Barbeque, Beers and Salsa Piers   Leave a comment

Traveling can expose you to vistas you may never see anywhere else. For example, today I sat on a pier somewhere near Bentenijima, a town a few trains stops away from Hamamatsu, in the late evening. The water was dark and quiet, and the city lights far away, illuminated the blackness like a small box covered with fireflies. Every few minutes, a train would appear as a long snake, streaking across tracks in the distance, before disappearing into a tunnel. As I sat there, I spoke with a friend of mine, Emi.

 Emi was sitting in the darkness, her long hair like a veil. She was barefoot and wearing a floral dress, the patterns hard to distinguish. We were talking about life. As she sat there in the darkness, and me beside her, I felt an interesting sense of time and space. Earlier, I had come here for a Salsa barbeque. Through Emi, I had transportationto the event with a cool young Japanese man named Taka. He had been to Jamaica, on a cruise with his wife of two months, Marie. Meeting him was a notch in a long sequence  of introductions I had been flooded with since my arrival to Japan. The salsa crowd had been introduced to me by Emi, and I had marveled that first night the way everyone had looked at me, wide-eyed and curious, the question marks like invisible halos over their heads.

That night, many girls requested a dance from me, some so shy to touch my hands I could feel them trembling with every step we took. It had been a whirlwind and intriguing, a barrage of sensations doused with the indigo of the club’s black lights. But here, in the open, it wasn’t the same. My Japanese was hardly conversational, and I’m not a serious Salsa enthusiast anymore. I had danced for years in different clubs, but I lost my passion for it. As I approached the Barbeque area with Taka, we parked in a lot across the road. An old totem pole grabbed my attention, and I snapped a picture with it.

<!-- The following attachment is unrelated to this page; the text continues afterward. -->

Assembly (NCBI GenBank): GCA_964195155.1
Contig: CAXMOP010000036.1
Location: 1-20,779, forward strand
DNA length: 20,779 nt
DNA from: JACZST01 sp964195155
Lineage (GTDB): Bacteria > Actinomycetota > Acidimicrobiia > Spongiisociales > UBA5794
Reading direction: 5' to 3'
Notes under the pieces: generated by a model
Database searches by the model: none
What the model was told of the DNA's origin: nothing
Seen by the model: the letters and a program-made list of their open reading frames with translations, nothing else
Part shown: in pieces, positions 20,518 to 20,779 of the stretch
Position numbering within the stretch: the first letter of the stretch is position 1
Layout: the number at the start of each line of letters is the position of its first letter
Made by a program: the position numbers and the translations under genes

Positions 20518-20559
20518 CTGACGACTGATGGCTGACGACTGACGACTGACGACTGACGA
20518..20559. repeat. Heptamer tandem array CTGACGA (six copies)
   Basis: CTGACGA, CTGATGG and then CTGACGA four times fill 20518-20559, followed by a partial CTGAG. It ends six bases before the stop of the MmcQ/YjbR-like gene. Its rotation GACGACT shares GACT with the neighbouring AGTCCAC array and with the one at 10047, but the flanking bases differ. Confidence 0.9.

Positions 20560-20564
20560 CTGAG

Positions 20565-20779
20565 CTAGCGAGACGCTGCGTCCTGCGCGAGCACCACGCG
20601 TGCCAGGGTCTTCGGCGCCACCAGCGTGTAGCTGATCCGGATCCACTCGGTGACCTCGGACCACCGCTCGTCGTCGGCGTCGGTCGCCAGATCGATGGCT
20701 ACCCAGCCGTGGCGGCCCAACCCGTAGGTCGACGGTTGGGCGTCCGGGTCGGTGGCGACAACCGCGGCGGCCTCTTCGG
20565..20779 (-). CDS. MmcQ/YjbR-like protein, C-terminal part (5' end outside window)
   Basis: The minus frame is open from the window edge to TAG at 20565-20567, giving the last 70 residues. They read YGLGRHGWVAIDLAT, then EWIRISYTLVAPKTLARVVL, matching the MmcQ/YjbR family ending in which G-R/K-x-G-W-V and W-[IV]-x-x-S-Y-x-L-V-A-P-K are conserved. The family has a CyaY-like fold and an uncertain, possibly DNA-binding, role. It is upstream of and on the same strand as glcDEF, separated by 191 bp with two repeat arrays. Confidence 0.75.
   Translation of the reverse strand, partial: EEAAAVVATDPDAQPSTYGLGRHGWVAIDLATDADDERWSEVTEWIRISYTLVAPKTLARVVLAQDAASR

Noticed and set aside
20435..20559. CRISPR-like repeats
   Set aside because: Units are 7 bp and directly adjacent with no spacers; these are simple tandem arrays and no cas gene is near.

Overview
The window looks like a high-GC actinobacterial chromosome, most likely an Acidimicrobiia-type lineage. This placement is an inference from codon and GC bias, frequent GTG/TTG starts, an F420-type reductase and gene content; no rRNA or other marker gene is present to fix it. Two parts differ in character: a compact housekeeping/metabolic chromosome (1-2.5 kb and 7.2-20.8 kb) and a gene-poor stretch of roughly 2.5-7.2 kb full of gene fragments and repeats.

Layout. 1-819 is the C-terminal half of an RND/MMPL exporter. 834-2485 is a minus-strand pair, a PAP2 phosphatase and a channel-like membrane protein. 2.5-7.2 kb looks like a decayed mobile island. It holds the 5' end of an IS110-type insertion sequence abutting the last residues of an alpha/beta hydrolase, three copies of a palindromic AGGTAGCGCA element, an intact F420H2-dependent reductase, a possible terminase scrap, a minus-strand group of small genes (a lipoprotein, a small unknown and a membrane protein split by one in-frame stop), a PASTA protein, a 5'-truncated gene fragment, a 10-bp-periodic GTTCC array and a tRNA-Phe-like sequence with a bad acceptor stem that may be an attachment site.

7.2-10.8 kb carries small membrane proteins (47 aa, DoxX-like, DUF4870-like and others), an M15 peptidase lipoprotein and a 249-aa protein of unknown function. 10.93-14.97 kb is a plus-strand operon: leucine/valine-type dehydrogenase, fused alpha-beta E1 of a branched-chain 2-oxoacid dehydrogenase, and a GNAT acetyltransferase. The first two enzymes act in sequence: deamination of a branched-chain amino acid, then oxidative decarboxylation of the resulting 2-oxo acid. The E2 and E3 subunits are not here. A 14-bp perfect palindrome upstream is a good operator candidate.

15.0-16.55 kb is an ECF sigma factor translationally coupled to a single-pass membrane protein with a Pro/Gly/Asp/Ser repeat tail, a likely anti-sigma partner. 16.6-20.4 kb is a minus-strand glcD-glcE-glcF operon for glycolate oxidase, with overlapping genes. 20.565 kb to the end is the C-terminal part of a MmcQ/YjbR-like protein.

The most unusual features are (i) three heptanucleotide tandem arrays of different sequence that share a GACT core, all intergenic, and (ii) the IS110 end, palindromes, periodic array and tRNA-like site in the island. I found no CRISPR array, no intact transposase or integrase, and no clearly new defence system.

The park itself was a family center, with tables set up for groups to sit, and a rocky path lead to the beach nearby. I was quiet for most of the time, regretting that I hadn’t eaten before I got there. Everyone brought beef or pork to cook, neither of which I ate. I sipped Pepsi and slowly ate vegetables, grumbling at my ineptitude of foresight. Also, I didn’t know there was a fee for the barbeque. Someone brought a little chicken with them, so I was able to eat a few tiny morsels of food, but the barbeque had a price tag of 1000 yen, which I didn’t know. After paying for my meal and grumbling at the emptiness of my stomach, I heard there was a Salsa party afterward, at

a local venue. At some point during this Barbeque, Emi had arrived, looking regal in a black suit. She had taken some kind of exam for teachers, but seemed upset because she didn’t feel like she passed it. After the Barbeque ended, we took a group picture.

We walked over to the club, and I groaned. It was another 1000 yen to go into the club and all I could see beyond me were a sea of Japanese bodies. I started to feel a little choked; something that occasionally happens to me in a completely homogenous environment. Two things were working against me; prohibitive spending for things I did not want to do, and distance. Even if I wanted to leave, I had no way to get home. I sighed and made small talk with the Japanese Salsa crowd, who asked me repeatedly why I wasn’t dancing.